FDIC Guidance on Brokered Deposits Affects Many Prepaid Issuers
On December 24th, 2014, the FDIC released “Guidance on Identifying, Accepting, and Reporting Brokered Deposits.” These FAQs clarified that most prepaid funds should be classified by prepaid issuers and BIN sponsors as brokered deposits, including nearly all funds facilitated through third-party program managers or retail partnerships. The FDIC took a broad interpretation of “brokered deposits” and “deposit brokers,” defining the latter as any person or company that places or facilitates the placement of a third party’s deposits with an insured depository institution, including the parent or affiliate of that institution.
Effective immediately, most prepaid issuers must be classified as “well capitalized” by the FDIC in order to accept or hold brokered deposits (see Table 1). Any financial institution that falls below that standard but is still classified as “adequately capitalized” could obtain a waiver to continue to hold brokered deposits, but these waivers are rarely granted and must be renewed regularly. Finally, even well-capitalized banks may now be subject to increased insurance assessments (up to 10 basis points) if brokered deposits constitute more than 10% of total domestic deposits.
While this new interpretation of brokered deposits will likely have minimal impact on banks that focus on prepaid as a relationship product, the FDIC Guidance has a number of direct implications for prepaid specialists and industry dynamics more broadly, including:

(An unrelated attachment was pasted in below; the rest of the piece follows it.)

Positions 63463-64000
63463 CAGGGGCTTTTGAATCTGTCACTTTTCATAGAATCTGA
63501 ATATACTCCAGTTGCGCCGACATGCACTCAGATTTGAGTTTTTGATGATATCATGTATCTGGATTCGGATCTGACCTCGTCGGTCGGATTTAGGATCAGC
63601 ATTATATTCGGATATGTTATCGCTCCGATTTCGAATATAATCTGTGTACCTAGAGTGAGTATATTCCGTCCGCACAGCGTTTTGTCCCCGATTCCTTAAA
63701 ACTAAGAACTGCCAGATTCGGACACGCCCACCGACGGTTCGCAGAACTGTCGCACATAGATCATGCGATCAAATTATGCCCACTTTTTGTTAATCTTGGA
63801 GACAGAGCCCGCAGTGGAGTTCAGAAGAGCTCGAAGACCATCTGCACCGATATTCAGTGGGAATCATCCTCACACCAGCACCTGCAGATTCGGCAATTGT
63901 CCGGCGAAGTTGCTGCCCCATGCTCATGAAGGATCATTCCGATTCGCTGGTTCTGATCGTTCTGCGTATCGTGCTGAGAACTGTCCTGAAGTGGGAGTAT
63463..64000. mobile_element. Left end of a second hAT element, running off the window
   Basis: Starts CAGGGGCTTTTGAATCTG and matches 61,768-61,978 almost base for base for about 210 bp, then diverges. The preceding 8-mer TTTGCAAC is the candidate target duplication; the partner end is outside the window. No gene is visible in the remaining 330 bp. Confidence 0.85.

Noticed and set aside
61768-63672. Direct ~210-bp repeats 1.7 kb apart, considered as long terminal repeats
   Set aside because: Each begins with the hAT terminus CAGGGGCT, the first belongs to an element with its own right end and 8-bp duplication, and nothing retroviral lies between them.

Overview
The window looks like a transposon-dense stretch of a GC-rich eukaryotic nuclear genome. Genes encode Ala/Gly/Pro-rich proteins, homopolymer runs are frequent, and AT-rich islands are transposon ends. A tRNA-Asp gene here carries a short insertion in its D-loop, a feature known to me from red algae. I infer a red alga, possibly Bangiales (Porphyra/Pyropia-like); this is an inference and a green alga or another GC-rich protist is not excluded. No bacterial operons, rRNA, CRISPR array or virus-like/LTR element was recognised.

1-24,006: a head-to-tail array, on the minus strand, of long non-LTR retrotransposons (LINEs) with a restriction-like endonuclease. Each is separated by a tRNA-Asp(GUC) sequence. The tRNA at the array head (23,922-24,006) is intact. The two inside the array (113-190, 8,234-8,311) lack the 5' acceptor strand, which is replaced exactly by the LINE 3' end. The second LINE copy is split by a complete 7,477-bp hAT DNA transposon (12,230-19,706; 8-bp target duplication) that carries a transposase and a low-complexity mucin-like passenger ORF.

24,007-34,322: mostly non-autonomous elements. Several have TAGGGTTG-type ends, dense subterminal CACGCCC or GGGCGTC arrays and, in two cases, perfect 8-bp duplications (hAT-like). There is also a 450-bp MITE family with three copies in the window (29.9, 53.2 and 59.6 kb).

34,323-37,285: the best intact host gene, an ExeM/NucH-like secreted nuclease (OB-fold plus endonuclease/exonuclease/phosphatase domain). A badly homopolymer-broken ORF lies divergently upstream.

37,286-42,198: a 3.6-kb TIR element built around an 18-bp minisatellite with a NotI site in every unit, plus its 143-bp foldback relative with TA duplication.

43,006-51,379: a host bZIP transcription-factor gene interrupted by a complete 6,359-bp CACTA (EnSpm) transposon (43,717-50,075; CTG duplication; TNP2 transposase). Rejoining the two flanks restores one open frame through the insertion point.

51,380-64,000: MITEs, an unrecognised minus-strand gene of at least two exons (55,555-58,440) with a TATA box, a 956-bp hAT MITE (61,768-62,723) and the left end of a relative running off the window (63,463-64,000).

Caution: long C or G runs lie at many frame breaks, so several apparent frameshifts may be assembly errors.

- Higher FDIC insurance fees. Some prepaid specialist issuers will now be subject higher fees for FDIC insurance, and even well-capitalized issuers will be under enhanced regulatory scrutiny for their brokered prepaid deposits.
- Increased Emphasis on Capitalization Designations. Moving forward, issuer capitalization designations will be even more important in maintaining viability as a prepaid issuer and as a partner for large prepaid program managers (PMs).
- Changing Competitive Dynamics. If specialist issuing partners pass through higher costs to their non-bank PMs, it could help narrow the pricing gap between large, Durbin-regulated bank programs and non-bank program managers who typically rely on Durbin-exempt specialist bank sponsors.
Following the announcement in December, the two largest U.S. prepaid issuers by dollar volume (Bancorp and Metabank) made comments related to the new FDIC guidance as part of their quarterly earnings releases in January. Both banks indicated that they have re-categorized some prepaid deposits as brokered deposits but that the changes will have no material negative impacts on their financial condition.
While that may be the case, bank sponsors of third party programs can now expect a much closer look from their regulators. If nothing else the FDIC guidance illustrates how federal regulatory agencies are pursuing new ways to regulate non-bank financial services and increasing their scrutiny of banks that facilitate financial services activities for non-bank partners. In a broader sense, this move continues a pattern of increased oversight and regulation of the prepaid sector that may have long-term implications.
For more information, please contact Stephen Kiene, Senior Consultant, firstname.lastname@example.org; or Jake MacMichael, Analyst, email@example.com. Both are members of the Deposit Access Practice, specializing in Debit and Prepaid.